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A Twittering of Consciousness, Part I

by Matthew Gilbert

According to a recent Retrevo Gadgetology Report, almost half of social media users say they check Facebook or Twitter sometime during the night or when they first wake up. Nearly 50 percent of those under 25 don’t mind being interrupted by a text message during dinner. Celebrities Kim Kardashian and Soulja Boy make up to $10,000 for a sponsored tweet. At an estimated 50 million tweets a day and rising, there is significant upside! Are these the signs of a technology drawing us closer and closer together toward an experience of immediate and shared consciousness, or simply the extension of a fragmented collective psyche onto a wider and more visible stage?

Several colleagues of mine have written eloquently on how social technologies such as Twitter and Facebook are reflecting the inner realities of our essential spiritual natures. In a piece last year titled “The Spiritual Importance of Twitter,”  Stephan Dinan wrote “I’m now convinced that Twitter is part of the spiritual evolution of our species. Its growth corresponds to the accelerating spread of a global consciousness, one in which …we are increasingly in touch with our sense of ‘oneness’ with others.” Steven Vedro, ruminating on his blog Digital Dharma about both the challenges and evolutionary engine of the Twitter-verse, believes that “the ‘ambient awareness’ that is emerging within Twitter circles can be extended beyond the subconscious knowledge of what one’s friends are up to into an actual mindfulness practice …and to something even more powerful: the ‘seeing-everything-all-at-once’ consciousness where one is a node on the network, and simultaneously the entire web itself.” (See also Vedro’s 2007 piece “Our Evolving Global Brain” from Shift magazine.)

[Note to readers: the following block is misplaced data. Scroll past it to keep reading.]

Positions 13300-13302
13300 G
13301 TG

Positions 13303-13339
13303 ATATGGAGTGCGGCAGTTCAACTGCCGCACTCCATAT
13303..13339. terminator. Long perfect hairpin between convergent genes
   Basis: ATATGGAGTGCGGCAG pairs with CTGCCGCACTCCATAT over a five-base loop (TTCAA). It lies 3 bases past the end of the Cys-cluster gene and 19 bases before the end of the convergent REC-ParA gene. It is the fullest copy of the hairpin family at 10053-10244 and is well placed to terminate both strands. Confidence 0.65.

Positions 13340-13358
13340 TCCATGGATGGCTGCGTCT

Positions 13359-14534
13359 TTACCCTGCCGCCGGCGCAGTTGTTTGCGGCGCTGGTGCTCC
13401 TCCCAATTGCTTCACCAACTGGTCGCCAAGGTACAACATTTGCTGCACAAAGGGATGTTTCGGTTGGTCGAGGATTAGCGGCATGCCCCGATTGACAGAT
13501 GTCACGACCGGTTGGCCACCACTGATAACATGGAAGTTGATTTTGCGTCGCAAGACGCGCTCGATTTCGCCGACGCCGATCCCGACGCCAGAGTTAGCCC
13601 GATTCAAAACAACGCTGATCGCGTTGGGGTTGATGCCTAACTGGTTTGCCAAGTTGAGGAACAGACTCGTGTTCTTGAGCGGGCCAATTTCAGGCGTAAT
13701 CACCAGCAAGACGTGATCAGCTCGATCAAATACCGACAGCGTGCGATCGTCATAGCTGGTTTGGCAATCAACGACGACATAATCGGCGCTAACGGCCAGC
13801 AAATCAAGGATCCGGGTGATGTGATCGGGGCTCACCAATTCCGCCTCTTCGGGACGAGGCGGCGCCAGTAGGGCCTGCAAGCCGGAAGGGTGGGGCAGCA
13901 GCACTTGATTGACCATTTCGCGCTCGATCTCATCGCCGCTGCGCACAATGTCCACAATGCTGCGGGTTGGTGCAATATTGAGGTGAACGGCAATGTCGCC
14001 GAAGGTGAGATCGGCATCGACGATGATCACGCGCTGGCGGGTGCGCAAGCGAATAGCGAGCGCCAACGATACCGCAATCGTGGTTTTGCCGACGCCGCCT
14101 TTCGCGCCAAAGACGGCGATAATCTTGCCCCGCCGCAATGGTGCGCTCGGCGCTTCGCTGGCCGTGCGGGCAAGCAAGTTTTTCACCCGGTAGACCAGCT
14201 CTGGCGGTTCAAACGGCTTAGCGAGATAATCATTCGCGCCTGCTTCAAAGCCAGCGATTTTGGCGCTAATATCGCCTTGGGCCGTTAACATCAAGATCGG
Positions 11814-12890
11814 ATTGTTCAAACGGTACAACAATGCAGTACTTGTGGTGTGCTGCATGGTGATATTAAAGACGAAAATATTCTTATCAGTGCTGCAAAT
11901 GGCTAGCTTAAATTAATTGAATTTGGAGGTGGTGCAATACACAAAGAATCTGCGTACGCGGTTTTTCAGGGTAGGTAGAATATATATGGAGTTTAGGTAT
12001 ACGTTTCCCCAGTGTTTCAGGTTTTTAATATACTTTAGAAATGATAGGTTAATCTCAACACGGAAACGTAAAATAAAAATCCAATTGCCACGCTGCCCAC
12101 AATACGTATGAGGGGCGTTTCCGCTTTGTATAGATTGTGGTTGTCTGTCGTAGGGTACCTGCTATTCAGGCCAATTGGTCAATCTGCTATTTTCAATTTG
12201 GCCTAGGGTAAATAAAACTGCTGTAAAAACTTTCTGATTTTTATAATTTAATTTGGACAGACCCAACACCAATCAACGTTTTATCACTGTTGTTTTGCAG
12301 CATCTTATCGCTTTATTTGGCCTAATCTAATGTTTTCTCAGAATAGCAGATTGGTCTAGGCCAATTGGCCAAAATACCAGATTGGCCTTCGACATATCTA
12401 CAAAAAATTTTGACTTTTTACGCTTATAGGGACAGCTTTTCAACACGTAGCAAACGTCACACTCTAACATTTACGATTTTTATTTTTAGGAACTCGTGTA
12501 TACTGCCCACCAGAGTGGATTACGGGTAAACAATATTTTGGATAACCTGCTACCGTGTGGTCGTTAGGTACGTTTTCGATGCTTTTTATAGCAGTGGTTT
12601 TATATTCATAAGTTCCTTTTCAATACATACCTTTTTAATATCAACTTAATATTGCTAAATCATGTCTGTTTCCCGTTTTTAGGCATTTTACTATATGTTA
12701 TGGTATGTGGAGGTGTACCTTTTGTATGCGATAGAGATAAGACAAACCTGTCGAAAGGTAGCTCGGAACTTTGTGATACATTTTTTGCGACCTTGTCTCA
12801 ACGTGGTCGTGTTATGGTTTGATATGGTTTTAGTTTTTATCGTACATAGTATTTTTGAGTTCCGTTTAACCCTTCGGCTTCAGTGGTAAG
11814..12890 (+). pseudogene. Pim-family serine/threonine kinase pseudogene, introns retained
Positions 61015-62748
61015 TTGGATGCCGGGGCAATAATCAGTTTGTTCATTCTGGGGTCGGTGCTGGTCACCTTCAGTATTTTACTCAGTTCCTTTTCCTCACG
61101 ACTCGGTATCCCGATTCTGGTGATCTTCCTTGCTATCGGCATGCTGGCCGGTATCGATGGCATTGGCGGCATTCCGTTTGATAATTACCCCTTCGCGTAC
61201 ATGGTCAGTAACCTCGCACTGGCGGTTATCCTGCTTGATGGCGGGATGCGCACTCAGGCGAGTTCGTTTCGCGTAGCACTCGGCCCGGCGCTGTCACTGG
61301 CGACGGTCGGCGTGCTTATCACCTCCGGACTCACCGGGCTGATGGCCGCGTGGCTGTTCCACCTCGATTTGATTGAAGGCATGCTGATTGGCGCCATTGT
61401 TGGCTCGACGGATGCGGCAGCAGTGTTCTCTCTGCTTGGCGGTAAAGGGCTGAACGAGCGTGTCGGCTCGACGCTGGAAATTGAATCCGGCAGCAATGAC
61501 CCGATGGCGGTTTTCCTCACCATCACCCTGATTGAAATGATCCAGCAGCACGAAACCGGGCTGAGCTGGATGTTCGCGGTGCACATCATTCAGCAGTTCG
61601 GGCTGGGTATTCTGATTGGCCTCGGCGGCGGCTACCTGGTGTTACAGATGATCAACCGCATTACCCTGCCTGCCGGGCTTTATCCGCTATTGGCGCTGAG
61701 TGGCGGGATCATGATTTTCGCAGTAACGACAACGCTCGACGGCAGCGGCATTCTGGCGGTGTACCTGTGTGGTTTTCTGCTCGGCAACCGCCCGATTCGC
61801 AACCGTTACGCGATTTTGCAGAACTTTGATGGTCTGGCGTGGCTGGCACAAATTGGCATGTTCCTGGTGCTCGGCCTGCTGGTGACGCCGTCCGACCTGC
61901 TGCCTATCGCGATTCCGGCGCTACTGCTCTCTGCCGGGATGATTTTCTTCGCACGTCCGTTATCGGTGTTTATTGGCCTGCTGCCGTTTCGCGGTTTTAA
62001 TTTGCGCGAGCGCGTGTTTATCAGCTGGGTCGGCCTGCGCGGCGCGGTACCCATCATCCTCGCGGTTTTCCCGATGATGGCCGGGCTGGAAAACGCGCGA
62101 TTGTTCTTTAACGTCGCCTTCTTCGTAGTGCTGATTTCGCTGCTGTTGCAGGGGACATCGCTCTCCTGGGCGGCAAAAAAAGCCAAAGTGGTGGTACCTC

Then there’s the viewpoint of the person who responded to Dinan’s article with, “When I start to read stories of how the advertising industry continues to work its way into all new realms of technology and social media…what I see is the dominant paradigm on a path of inexorable infiltration and take over…‘Be here now’ has been supplanted by ‘be digital now,’ and I’m not sure this constitutes an evolutionary breakthrough. One could argue that this is merely another enviroscape for the monkey mind to bounce through.” To wit: the response thread that follows ultimately ends up in a discussion on the best price for Velcro sneakers.

In his book Wisdom 2.0: Ancient Secrets for the Creative and Constantly Connected, Soren Gordhamer takes the middle road. He acknowledges the negative impacts of a ubiquitously wired and always-on world, citing various studies that show how our collective addiction is playing havoc with our health, our creativity, and the depth of our personal relationships. But with the right tools of inner technology, he says, one can safely navigate both worlds. (See, for example, “Keeping Twitter Relevant: The Art of Unfollowing.”)

Putting this theory to the test, Gordhamer organized the Wisdom 2.0 Conference, which took place in the heart of Silicon Valley from April 30–May 1, 2010. High level execs from Google, Zappos, Twitter, Facebook and elsewhere mingled with Zen Abbott Joan Halifax, neuroscientist Philippe Goldin, and a variety of “spiritual living” digital entrepreneurs to discuss how to find balance in our high-speed, techno-saturated culture. Will our consciousness merge and co-evolve with these effervescent, unrestrained technologies, struggle to keep up, or simply drop out of range?

See Part II

  • 1 Comment
  • Anonymous Icon

    Mike48 Aug 29, 2010

    I am reminded of a recent study (Which validates my observation based on 42 years as a instructor) that LEARNING takes place in those quiet periods between study.

    Viva La Meditation

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